In reality, the touted fashions were beyond most citizens’ means. Soviet industry was unable to produce fashionable clothing in significant quantity, and what did exist was not available for general sale.[14] During World War II, the Soviet fashion industry went on hiatus.[15] If the average Soviet citizen desired a particularly stylish item of clothing, they were usually forced to commission a private tailor.[16] Day-to-day fashion was often self-produced, and magazines consistently advised women to take a do-it-yourself approach to their appearance.[17]

Khrushchev Era (1950s-1960s)

The Khrushchev Thaw brought a greater representation of Western fashion to domestic media. Journalists were sent abroad to report on the latest international fashion trends.[18] However, state-owned fashion institutions and magazines moderated these trends for Soviet audiences. Fashion "crazes" were rejected in favor of classic, long-running styles.[19] In addition, moderation and modesty were stressed.[20] Coco Chanel’s signature style, for example, was particularly admired as a symbol of timelessness and simple sophistication.[21] An article in the New York Times from 1959 slammed Soviet fashions as unremarkable, "clumsy copies" of outdated Western forms.[22] Availability of these styles, however, was on the rise. Shops like the newly reopened GUM department store now carried the new fashions, albeit at high prices.[23]

The state’s new approach towards fashion was carefully calculated. The promotion of exorbitant fashion that occurred in the Stalin era, and the contrast to actual availability, had led to public resentment. In the Khrushchev era, the state-owned clothing industry was still unable to produce mass amounts of fashionable clothing.[24] However, simplified fashions, rejection of excess, and high prices gave the industry a measure of control over consumer demand.[23] By the early 1960s, the middle class’s standards of appearance had risen such that Moscow street fashion was nearly indistinguishable from that in a Western city.[25]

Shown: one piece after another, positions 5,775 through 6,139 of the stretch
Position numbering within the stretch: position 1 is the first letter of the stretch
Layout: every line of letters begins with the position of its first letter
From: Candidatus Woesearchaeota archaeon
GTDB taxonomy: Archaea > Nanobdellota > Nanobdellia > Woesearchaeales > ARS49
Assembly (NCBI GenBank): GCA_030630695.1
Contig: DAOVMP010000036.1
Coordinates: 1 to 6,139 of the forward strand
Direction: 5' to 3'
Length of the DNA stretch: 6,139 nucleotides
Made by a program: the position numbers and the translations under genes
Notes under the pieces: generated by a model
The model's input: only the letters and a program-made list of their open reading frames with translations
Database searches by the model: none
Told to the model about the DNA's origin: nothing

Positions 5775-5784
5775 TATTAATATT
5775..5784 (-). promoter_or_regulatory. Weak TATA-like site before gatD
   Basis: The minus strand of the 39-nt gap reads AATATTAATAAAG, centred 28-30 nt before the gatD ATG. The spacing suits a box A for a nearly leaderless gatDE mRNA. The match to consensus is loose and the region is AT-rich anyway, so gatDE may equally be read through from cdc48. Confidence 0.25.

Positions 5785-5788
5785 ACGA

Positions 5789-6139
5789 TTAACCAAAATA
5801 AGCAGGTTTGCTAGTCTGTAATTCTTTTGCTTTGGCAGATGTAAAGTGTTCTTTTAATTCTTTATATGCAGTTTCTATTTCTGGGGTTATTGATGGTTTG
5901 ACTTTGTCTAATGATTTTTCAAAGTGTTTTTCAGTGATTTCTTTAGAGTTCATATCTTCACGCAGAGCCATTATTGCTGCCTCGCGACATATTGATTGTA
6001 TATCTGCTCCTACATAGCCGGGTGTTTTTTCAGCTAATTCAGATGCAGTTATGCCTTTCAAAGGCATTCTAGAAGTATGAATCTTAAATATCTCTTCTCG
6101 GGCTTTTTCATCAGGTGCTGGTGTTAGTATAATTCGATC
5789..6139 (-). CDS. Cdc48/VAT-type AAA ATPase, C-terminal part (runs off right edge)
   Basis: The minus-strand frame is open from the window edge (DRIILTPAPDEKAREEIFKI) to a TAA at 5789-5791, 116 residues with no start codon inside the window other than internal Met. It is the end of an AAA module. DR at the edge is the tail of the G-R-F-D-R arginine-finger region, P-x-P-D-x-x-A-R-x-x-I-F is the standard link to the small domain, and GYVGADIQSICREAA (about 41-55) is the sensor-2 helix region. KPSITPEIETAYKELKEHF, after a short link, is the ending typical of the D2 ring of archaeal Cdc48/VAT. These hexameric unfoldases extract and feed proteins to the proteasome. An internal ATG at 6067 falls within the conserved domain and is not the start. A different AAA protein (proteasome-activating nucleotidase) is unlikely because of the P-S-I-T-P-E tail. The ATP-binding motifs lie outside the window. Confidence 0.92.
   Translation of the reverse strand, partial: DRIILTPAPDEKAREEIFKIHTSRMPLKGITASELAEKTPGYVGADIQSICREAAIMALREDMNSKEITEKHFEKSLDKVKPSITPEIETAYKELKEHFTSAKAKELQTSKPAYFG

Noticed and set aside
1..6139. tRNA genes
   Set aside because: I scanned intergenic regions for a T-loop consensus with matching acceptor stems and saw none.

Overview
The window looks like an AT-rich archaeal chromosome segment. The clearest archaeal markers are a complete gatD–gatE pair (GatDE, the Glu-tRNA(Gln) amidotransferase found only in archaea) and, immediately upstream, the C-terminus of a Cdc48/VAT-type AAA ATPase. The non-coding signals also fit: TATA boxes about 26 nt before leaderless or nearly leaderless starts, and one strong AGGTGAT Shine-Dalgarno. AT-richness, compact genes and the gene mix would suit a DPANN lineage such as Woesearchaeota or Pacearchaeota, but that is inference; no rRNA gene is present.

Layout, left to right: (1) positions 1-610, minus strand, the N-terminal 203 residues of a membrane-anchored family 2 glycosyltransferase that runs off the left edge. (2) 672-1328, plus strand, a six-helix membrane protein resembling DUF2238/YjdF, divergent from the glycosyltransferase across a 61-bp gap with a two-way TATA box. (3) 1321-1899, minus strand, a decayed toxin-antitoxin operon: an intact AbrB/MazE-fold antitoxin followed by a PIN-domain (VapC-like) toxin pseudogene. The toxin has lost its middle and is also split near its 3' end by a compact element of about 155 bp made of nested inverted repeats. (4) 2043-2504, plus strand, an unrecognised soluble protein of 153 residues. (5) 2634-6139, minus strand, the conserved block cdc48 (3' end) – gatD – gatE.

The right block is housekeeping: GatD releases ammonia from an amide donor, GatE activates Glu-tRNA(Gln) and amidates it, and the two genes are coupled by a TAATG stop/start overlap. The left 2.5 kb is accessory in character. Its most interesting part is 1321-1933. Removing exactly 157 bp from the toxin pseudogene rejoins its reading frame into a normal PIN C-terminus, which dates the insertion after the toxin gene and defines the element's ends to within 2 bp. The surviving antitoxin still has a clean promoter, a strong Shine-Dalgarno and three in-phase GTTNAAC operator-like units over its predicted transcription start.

At the same time, counterculture fashion movements grew among elite youths. The stilyagi, or "style hunters", originally based their look on media portrayals of Western (especially American) fashions. Men wore items such as Hawaiian shirts, sunglasses, narrow slacks, and pointed shoes, while female stilyagi wore miniskirts and maintained a childlike demeanor. These styles were labeled as "excessive", and Komsomol groups would sometimes raid stilyagi hideouts and cut off their hair and pant legs.[26]

Brezhnev Era (1970s-1980s)

By the end of the 1960s, Soviet fashion institutions, like the centralized fashion bureau ODMO (All-Union House of Prototypes), were embracing increasingly novel Western trends.[27] At the same time, there was still a need to establish distinctively Soviet fashions. "Space fashion," for example, fit directly into state ideology by glorifying a triumph of Soviet science.[28]

Reality, however, differed from ODMO’s designs. Soviet industry could not keep up with the demand for fashionable goods, and supply in USSR shops was worse than in other socialist countries.[29] The public was also dissatisfied with the available items. For example, Soviet women so disliked promoted designs involving Russian ethnic prints that the style ultimately became more popular in the West than in the Soviet Union itself.[30]